Block on Gibraltar: Spain stops 10,000 vehicles at border sparking SIX HOUR queues in latest spat over sovereignty of British territory
Spanish authorities 'choked' the border, causing massive tailbacks yesterday in 30C heat
Move follows standoff between Spanish fishermen and Royal Navy over artificial reef in Bay of Gibraltar
Spanish police stopped every one of 10,000 vehicles leaving Gibraltar for the mainland yesterday, causing six-hour traffic jams in the latest escalation in the standoff over the Rock.
Officers from the Royal Gibraltar Police were forced to impose diversions and create beachside holding areas as Spanish authorities 'choked' the border, causing massive tailbacks in 30C heat.
It was the second day that border guards had blocked links to the mainland, in a move that seemed calculated to bring Gibraltar to a standstill.
The move follows a string of recent incidents which have included Spanish police opening fire on a jet-skier in British waters, incursions by Spanish police boats, and Spanish air force jets roaring across the territory.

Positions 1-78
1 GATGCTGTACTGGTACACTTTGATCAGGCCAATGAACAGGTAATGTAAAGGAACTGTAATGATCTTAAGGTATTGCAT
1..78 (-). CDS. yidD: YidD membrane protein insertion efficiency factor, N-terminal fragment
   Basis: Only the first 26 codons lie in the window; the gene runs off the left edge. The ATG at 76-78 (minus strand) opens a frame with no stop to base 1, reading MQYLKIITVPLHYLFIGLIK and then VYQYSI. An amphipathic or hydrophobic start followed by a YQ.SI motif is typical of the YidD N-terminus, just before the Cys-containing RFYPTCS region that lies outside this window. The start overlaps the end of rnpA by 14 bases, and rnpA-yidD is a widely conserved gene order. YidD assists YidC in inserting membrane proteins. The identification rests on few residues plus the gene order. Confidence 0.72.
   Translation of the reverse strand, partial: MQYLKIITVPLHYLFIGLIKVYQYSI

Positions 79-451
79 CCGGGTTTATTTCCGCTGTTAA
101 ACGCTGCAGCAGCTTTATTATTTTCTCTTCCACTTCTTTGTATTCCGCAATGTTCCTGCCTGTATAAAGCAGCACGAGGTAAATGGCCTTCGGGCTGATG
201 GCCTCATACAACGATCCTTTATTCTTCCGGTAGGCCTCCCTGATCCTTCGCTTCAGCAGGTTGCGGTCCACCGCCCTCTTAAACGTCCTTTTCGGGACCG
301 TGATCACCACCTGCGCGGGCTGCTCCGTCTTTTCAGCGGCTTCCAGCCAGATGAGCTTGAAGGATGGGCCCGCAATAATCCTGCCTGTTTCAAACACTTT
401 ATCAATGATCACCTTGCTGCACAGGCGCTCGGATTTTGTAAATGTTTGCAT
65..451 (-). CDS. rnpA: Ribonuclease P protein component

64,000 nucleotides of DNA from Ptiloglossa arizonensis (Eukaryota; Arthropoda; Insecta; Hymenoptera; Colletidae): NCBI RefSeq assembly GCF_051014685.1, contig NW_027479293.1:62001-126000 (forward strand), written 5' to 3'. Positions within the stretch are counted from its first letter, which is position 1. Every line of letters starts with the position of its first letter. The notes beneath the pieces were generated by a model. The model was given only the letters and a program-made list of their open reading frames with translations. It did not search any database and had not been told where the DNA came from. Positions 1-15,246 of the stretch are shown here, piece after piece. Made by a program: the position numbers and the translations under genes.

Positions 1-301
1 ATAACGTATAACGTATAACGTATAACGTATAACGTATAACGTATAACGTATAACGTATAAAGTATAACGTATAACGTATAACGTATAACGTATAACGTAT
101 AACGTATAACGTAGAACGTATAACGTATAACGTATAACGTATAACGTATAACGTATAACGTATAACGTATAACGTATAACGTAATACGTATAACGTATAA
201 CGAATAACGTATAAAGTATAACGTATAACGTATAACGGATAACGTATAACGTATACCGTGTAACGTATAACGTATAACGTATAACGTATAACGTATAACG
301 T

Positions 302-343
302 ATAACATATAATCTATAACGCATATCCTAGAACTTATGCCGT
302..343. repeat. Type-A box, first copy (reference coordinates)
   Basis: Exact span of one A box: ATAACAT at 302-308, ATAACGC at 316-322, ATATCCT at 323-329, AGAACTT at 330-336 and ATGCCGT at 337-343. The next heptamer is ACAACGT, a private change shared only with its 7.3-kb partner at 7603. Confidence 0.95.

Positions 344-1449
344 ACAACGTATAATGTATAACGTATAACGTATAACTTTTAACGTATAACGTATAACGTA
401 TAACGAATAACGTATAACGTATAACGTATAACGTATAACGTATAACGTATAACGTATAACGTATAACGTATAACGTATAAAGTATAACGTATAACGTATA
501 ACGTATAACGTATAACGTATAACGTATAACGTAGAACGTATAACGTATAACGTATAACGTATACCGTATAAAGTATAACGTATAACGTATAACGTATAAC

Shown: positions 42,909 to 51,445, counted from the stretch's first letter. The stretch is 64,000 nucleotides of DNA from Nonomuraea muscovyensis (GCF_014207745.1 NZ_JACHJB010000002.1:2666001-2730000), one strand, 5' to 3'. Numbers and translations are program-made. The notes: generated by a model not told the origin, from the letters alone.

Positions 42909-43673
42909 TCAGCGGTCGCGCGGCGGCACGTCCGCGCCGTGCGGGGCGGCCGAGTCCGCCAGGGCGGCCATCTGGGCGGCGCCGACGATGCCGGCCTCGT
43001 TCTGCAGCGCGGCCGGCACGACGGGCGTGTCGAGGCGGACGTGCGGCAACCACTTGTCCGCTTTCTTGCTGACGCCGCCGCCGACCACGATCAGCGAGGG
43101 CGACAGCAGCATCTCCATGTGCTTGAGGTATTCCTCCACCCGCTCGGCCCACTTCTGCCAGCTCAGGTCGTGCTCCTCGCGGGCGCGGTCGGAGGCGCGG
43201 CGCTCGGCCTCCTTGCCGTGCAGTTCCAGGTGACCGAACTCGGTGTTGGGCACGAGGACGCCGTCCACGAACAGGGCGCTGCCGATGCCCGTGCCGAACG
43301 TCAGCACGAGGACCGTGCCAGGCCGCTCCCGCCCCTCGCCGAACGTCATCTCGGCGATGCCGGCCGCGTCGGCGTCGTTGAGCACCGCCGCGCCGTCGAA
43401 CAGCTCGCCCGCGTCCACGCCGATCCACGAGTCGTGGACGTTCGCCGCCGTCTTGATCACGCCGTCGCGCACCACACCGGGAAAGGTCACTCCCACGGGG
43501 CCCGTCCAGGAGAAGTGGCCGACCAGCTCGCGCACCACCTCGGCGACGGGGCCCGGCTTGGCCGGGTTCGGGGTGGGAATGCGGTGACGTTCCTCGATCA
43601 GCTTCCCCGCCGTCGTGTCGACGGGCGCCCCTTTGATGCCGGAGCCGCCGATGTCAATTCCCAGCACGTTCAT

In the extraordinary jet-ski incident last month, a boat from Spain’s Guardia Civil entered Gibraltan waters and took potshots at 32-year-old Dale Villa as he rode his watercraft close to a popular beach.
Mr Villa was not wanted for any particular crime and was not thought to have strayed out of British waters into Spanish territory – although the line between the two is far from clear to people in the sea.
Foreign Office minister David Lidington had condemned the shooting as ‘completely unacceptable’ and called on Spain to take action against those responsible.
Most recently Spanish fishermen sparked a stand-off with the Royal Navy as they attempted to disrupt the creation of an artificial reef in the Bay of Gibraltar last week.
The fishermen used fast boats to weave in between British vessels involved in the reef-laying operation in a bid to create large waves to disrupt the work, the Sunday Express reported.
The Gibraltar government had said Spain created "deliberate hold-ups" to traffic travelling to and from the British territory and Spain over the weekend and Friday.
Foreign Secretary William Hague called the Spanish Foreign Minister on Sunday to express "serious concerns".
It follows earlier accusations of Spanish incursions into British waters.
Spain disputes UK sovereignty over Gibraltar, a limestone outcrop on the southern tip of the Iberian peninsula, which has been ruled by Britain since 1713.
Three-hundred years ago.